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Suspect in Wisconsin parade crash trial pleads with jury to acquit him    

After 17 days of trial, the sequestered jurors must now decide the fate of Darrell Brooks, who faces the possibility of multiple life sentences without parole.

WAUKESHA, Wis. (CN) — The homicide trial over the fatal crash at a Wisconsin Christmas parade last fall reached closing arguments on Tuesday, leaving the case in the hands of the jury.

Waukesha County District Attorney Susan Opper emphasized in her closing remarks prosecutors’ argument that Darrell Brooks, 40, intentionally drove his red Ford Escape down Main Street in Waukesha during its annual Christmas parade after a domestic incident with his ex-girlfriend on Nov. 21, 2021, striking dozens of participants and spectators and killing six people, including a child.

The six deceased victims were Virginia Sorenson, 79; LeAnna Owen, 71; Tamara Durand, 52; Jane Kulich, 52; Wilhelm Hospel, 81; and Jackson Sparks, 8.

“Those are the individuals who lost their lives because of the conduct of Darrell Brooks,” Opper told jurors.

Opper, accompanied by a slideshow, argued that Brooks’ intent is proven by the fact that, enraged from the incident with his ex, he ignored police officers, barricades and floats and drove right through multiple groups in the parade: the Waukesha South High School marching band, the Waukesha Xtreme Dance Team, the Milwaukee Dancing Grannies and others.

Despite knowing he struck people, Brooks never stopped or even tried to, the state’s attorney said.

“Just stop driving,” Opper said. “That’s it...Not one person had to be hurt that day if he would just stop driving.”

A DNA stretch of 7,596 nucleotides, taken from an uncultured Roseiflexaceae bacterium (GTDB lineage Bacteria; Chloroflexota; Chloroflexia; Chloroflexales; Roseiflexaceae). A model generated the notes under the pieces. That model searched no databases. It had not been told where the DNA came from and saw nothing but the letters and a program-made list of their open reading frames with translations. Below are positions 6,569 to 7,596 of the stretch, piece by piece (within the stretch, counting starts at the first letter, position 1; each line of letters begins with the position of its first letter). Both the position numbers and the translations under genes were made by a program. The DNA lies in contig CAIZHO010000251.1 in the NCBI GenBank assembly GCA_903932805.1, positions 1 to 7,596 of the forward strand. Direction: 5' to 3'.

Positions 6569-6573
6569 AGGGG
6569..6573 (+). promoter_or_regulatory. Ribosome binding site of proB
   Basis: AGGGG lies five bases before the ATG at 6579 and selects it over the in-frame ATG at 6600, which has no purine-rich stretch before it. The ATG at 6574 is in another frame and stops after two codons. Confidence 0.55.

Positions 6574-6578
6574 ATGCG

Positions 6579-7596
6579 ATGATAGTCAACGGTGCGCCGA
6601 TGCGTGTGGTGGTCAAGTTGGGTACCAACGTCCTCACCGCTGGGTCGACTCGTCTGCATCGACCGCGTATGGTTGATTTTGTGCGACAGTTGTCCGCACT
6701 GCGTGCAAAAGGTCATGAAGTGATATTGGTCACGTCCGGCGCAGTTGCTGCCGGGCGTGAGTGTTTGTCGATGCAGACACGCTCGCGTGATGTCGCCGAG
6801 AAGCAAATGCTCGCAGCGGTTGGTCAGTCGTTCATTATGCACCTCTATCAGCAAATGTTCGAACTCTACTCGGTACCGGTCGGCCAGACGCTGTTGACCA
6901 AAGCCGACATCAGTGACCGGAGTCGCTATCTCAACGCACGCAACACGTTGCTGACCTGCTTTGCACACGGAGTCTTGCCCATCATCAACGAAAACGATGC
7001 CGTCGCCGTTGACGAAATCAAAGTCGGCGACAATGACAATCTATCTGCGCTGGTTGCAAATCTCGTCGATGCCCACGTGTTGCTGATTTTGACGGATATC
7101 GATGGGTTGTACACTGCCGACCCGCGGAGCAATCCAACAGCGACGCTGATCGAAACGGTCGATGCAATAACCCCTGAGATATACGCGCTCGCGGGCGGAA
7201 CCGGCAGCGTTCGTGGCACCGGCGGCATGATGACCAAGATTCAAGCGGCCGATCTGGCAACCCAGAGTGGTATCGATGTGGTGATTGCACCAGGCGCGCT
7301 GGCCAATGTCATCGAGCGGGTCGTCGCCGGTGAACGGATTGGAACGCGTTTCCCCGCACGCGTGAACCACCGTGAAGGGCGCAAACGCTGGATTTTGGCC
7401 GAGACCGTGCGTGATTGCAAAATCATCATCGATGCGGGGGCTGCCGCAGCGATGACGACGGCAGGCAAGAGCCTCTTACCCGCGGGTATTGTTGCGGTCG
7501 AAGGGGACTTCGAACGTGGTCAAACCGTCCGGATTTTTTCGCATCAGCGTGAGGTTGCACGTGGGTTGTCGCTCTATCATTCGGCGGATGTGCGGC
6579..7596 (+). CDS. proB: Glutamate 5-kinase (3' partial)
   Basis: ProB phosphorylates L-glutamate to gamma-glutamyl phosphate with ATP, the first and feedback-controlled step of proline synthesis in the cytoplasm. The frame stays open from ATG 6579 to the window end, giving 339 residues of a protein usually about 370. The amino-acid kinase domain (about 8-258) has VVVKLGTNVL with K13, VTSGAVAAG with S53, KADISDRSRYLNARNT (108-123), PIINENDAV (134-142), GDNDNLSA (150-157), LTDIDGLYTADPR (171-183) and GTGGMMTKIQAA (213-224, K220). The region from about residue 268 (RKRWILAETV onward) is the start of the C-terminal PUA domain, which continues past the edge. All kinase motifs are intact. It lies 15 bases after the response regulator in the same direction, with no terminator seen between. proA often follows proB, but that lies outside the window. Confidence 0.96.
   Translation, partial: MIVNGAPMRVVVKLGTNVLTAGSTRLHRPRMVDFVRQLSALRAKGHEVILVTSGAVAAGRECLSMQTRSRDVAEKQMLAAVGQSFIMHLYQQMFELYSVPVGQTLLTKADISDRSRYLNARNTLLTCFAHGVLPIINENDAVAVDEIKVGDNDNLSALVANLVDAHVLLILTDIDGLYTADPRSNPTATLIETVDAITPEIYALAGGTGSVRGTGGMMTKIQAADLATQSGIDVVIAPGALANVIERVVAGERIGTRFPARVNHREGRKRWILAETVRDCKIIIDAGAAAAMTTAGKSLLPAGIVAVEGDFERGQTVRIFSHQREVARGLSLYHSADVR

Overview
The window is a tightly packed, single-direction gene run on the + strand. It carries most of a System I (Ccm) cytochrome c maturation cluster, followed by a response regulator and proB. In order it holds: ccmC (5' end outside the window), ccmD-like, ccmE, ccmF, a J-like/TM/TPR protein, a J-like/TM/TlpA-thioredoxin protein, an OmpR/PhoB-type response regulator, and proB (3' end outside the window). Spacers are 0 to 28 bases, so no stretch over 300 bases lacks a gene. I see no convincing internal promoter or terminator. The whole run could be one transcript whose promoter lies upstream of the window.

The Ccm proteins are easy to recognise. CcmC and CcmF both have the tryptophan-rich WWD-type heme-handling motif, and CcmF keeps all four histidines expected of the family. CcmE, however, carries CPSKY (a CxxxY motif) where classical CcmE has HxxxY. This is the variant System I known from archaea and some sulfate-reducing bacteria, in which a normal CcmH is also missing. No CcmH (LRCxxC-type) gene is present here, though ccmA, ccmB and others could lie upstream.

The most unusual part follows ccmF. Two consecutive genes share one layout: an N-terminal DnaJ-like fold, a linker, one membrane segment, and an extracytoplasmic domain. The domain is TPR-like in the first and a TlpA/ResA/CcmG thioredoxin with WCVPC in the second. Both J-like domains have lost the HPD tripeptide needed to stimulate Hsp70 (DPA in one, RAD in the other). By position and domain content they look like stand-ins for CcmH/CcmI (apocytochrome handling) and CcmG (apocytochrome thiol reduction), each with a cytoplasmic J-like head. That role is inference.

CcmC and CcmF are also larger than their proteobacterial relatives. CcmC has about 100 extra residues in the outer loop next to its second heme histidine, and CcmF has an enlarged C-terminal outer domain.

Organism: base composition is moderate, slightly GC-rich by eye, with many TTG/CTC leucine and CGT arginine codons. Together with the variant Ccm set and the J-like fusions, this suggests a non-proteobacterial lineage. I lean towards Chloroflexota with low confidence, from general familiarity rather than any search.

Brooks’ identity as the driver is not in question due to the scores of photographs and videos in evidence connecting him to the SUV, Opper pointed out. His intent is further proven, she said, by evidence showing he desperately attempted to flee the scene of the crime.

“It’s time for Darrell Brooks to stop running…it’s time for him to be held accountable for his actions,” the prosecutor said.

Brooks initially refused to start his closing arguments until Waukesha County Circuit Court Judge Jennifer Dorow proved the court has subject matter jurisdiction—part of his references to the legally debunked sovereign citizen movement in his self-defense—and informed the jury about their nullification powers, which the judge said Brooks does not have the right to argue under the law.

“I am going to inform [the jury] of the power they have,” Brooks said, refusing to back down.

Brooks proceeded to bring up jury nullification – in which jurors return a not-guilty verdict despite believing the defendant broke the law – within the first minute of his remarks. The state objected, Dorow sustained and the comment was struck from the record.

The suspect said he would “speak from the heart” and cried like when he began his defense in earnest last week, telling the jury again that the parade crash was unintentional and that he has felt powerless due to misconceived negative attention on him and his family since the incident.

Brooks challenged the prosecutors’ ability to read his mind at the time of crash, enraged or otherwise, “as if this DA was standing right there…as if this DA was a psychiatrist.” He accused the state of employing “smoke and mirrors” and “theatrics” to make their case against him.